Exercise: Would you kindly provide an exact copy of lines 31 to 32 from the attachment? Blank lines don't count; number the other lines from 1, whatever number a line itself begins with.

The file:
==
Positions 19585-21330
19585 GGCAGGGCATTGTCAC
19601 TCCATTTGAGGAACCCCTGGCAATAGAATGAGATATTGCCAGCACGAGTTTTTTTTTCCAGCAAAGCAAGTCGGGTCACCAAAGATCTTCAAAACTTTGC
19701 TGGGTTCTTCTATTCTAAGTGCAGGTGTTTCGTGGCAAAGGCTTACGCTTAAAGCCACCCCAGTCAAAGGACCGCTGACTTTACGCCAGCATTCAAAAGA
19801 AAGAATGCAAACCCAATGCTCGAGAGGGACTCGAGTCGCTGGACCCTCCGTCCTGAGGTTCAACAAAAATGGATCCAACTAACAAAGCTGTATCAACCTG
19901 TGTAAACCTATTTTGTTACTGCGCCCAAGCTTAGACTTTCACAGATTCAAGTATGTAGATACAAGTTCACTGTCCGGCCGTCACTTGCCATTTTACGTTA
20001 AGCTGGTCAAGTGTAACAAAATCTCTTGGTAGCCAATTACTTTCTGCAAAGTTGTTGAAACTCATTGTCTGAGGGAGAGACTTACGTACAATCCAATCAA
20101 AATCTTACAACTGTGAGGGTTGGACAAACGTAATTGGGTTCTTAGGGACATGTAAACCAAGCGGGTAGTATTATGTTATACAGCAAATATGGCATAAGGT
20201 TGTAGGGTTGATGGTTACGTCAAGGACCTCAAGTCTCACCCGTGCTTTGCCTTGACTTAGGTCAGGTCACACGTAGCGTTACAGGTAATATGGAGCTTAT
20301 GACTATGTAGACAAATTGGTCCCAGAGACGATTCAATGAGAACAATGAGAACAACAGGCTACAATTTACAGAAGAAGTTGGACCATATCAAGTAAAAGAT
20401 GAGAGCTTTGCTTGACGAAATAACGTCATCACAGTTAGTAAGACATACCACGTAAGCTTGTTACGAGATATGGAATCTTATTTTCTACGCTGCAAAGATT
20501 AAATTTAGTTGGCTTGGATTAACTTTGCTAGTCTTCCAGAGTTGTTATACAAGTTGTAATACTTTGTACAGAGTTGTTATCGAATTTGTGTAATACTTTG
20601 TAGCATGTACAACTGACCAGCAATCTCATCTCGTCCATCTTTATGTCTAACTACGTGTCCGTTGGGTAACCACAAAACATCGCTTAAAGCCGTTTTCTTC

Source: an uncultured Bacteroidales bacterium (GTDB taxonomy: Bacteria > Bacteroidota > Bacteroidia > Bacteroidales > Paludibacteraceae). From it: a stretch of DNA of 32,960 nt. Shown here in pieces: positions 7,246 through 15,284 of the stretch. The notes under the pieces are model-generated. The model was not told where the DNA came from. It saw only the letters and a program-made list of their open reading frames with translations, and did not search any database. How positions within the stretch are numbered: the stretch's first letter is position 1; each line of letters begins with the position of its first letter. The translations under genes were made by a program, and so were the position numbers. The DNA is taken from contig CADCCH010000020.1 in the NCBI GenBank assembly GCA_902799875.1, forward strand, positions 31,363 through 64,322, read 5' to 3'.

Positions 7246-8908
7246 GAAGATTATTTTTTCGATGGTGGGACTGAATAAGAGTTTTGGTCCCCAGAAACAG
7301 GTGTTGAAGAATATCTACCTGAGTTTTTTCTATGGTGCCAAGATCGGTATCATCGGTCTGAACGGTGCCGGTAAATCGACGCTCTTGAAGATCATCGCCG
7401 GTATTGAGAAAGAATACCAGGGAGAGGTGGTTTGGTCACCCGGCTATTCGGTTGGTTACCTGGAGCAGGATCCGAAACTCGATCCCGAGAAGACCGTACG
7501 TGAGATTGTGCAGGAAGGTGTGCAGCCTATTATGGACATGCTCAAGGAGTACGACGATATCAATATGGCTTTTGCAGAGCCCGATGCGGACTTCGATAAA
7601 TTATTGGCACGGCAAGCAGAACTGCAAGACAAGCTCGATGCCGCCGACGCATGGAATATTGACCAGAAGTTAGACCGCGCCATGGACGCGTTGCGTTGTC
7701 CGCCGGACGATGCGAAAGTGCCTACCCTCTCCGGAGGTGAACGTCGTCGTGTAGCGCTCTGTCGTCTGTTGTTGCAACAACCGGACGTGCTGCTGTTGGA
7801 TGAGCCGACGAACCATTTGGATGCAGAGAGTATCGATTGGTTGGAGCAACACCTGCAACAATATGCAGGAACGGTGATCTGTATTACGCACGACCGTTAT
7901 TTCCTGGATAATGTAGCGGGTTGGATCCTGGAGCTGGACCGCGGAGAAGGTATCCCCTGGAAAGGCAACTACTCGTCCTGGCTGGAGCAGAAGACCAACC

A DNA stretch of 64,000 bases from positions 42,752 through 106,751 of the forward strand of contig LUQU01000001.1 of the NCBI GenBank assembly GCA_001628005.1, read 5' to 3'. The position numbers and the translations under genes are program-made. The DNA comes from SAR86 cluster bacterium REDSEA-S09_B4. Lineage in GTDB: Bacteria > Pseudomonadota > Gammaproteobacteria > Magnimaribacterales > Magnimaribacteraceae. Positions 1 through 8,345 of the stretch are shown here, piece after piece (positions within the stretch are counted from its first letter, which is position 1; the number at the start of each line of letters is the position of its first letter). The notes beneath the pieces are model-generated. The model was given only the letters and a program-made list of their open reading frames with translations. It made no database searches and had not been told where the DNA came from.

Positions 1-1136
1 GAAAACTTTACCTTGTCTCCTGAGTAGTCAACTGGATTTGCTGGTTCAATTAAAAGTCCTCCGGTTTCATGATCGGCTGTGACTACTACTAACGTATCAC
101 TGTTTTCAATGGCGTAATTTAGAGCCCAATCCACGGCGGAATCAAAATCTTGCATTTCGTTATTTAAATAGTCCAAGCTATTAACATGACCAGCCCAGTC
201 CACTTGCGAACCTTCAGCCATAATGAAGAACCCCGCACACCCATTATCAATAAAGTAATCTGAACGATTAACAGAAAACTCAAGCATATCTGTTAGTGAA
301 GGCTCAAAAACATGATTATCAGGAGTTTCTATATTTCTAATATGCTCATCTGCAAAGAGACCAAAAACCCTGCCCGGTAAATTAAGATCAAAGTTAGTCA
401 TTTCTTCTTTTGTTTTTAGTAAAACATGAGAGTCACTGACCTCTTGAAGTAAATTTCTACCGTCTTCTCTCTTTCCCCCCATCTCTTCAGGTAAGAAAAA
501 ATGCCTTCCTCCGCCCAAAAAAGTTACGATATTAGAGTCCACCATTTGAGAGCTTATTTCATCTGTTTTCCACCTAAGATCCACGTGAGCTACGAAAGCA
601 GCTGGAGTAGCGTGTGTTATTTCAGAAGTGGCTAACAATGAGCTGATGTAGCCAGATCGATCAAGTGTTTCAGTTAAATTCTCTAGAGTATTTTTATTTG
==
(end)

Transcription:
501 ATGCCTTCCTCCGCCCAAAAAAGTTACGATATTAGAGTCCACCATTTGAGAGCTTATTTCATCTGTTTTCCACCTAAGATCCACGTGAGCTACGAAAGCA
601 GCTGGAGTAGCGTGTGTTATTTCAGAAGTGGCTAACAATGAGCTGATGTAGCCAGATCGATCAAGTGTTTCAGTTAAATTCTCTAGAGTATTTTTATTTG